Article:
leave the aggregate stock of rails of all markets accessible to us much less than it has been in ordinary times, when the demand in the Confederate States was many times less than it will be immediately on and for a long time after the restoration of peace. The import duties on rails which will inevitably then be imposed, both for the purpose of excluding Yankee manufactures and of creating them on our own soil, where we have been and are now suffering so much embarrassment and peril for want of them, will add to the great impulse which will carry into the manufacture of rails very large amounts of capital now withheld from it by the prevailing rage for more lucrative but less safe war speculations, which will then have subsided, and by the difficulty, if not impossibility, of procuring the requisite material or men for such work, which will then both be liberated from the all engrossing demandshese causes will inevitably create a great demand for rolling-mills, and those which are already completed and in operation must afford every advantage for profits during the urgent and earliest scarcity and demand for rails over those which will have to be then commenced, erected, and furnished with machinery and put in operation. Besides, comparatively slight alterations of these mills will adapt them in the hands of either the Government or of individuals to the manufacture of boiler-plate, gun-boat plates, bar-iron of every description, and other supplies equally needed for both Government and commercial purposes, so that there is little or no reason for apprehending any serious loss after the restoration of peace to the Government on its investment in these rolling-mills for the maintenance of military transportation during the war. But were it otherwise, and supposing some pecuniary loss should accrue to the Government on such investments, the question still forces itself upon its decision, and inevitably must now be decided, whether the maintenance of necessary military transportation and the success of our armies with this risk is not worth more to us than disaster, defeat, and perhaps subjugation for want of that necessary transportation without that risk of small pecuniary loss. We may shut our eyes to and attempt to ignore, but we cannot avoid this alternative. With an enemy all around us, possessing on land an unlimited network of railroads concentrating on our frontiers, exclusively occupying our sea-coasts and harbors, and penetrating every part of our territory with their steam navigation of our rivers, how shall we contend with them if we are to depend for the transportation of our armies, ordnance, and all army supplies on the inadequate and tedious transportation of horses and mules, of which the country is now so much exhausted, over miry and often impassable roads cut up by unusual use and never repaired? Such a contingency is too disheartening to contemplate; and yet without the prompt, liberal, and efficient action of the Government to avert it, the recurrence of the seasons may not be predicted with more certainty than its early fulfillment.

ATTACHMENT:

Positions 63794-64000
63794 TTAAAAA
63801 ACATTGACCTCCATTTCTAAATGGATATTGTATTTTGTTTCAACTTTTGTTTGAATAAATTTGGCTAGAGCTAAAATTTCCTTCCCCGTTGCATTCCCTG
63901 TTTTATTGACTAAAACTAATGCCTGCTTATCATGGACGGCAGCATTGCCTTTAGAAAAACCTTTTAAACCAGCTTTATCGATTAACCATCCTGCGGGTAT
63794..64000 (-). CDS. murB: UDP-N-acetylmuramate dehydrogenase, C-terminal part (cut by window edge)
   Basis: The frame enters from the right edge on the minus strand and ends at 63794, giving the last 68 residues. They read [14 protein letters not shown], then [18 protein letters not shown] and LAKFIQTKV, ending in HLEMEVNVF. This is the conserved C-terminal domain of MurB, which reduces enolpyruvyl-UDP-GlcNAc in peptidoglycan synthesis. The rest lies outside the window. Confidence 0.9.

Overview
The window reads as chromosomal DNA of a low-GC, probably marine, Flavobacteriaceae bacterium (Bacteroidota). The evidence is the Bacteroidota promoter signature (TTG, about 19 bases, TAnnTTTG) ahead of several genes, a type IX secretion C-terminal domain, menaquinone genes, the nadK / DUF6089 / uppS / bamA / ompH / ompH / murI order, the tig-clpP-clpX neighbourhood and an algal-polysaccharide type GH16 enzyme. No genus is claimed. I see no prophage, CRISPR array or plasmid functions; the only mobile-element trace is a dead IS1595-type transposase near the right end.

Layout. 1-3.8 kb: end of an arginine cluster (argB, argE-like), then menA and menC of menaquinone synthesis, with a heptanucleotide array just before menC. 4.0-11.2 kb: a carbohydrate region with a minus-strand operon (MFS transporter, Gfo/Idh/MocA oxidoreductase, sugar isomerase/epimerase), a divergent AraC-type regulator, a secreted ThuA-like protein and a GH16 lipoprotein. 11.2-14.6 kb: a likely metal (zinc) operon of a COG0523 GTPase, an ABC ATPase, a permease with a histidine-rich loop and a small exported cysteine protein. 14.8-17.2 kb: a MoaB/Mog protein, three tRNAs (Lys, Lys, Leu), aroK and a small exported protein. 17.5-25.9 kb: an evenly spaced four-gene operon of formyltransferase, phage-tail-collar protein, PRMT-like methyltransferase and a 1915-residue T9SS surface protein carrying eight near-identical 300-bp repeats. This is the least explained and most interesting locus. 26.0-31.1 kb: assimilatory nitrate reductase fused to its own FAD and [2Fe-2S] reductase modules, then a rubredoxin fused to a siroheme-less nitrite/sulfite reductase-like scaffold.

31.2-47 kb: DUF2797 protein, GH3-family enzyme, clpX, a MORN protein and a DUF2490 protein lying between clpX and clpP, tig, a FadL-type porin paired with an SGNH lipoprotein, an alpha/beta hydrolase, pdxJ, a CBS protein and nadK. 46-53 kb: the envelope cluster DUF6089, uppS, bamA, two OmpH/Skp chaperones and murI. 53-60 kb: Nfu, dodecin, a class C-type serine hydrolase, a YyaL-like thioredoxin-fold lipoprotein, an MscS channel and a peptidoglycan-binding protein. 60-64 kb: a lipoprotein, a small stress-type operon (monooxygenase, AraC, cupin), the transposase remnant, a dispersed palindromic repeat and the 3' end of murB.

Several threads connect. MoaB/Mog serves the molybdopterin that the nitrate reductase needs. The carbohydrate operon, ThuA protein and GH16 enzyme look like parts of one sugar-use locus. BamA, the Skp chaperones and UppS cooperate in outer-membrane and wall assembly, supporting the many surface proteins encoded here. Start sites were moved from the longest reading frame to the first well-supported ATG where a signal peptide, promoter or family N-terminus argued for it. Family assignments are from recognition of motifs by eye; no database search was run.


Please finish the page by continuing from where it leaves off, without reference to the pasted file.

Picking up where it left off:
VI. To the problem of furnishing necessary locomotives, wheels and axles, springs, tires, and other materials for the equipment and machinery of railroads, much of the foregoing remarks are equally applicable, and therefore will not here be repeated. It is true that many of them might be made and furnished by the private manufactures now established, if the Government would relinquish wholly, or even partially, its engrossing employment of all such establishments exclusively in manufacturing articles for purely military and naval uses, and for those purposes would establish its own mines,